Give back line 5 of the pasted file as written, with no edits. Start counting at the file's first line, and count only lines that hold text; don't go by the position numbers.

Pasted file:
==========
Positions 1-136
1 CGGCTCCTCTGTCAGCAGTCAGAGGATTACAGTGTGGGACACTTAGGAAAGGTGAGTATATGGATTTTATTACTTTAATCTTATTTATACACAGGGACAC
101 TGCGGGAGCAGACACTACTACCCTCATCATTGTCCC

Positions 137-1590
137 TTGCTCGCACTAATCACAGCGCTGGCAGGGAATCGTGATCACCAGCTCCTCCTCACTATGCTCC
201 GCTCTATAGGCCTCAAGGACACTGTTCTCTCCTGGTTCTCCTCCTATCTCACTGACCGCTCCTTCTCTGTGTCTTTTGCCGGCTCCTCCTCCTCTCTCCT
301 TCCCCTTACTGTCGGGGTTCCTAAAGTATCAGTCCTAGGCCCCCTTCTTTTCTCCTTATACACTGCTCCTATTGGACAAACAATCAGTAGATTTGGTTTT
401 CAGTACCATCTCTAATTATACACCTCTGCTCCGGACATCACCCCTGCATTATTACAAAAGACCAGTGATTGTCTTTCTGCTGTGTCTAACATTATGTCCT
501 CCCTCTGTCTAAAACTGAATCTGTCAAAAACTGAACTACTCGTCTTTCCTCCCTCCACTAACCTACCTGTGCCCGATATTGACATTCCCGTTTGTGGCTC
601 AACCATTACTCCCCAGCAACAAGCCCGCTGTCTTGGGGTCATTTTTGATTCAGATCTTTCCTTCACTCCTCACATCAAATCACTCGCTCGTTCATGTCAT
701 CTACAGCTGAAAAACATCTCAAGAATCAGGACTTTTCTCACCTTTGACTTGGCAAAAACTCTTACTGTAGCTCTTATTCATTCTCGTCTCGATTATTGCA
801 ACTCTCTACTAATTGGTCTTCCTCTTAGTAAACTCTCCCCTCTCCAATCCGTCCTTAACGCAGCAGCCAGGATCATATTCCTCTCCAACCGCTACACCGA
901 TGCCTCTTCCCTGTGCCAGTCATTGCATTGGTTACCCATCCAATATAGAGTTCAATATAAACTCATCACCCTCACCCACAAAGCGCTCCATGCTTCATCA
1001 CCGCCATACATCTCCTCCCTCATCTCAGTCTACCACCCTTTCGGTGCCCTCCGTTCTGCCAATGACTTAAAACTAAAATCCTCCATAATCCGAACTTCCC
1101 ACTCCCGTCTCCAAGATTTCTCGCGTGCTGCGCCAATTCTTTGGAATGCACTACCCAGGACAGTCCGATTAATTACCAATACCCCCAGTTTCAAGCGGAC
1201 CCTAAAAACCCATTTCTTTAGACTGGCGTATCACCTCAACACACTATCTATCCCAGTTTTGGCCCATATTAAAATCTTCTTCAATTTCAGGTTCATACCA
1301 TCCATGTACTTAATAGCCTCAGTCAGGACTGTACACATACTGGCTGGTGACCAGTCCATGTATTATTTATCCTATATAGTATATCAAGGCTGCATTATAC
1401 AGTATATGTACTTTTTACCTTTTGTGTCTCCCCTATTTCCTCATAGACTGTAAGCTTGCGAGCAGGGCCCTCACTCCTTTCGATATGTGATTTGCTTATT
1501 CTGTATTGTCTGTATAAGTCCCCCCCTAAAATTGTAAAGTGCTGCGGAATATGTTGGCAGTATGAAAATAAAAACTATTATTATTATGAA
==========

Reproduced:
137 TTGCTCGCACTAATCACAGCGCTGGCAGGGAATCGTGATCACCAGCTCCTCCTCACTATGCTCC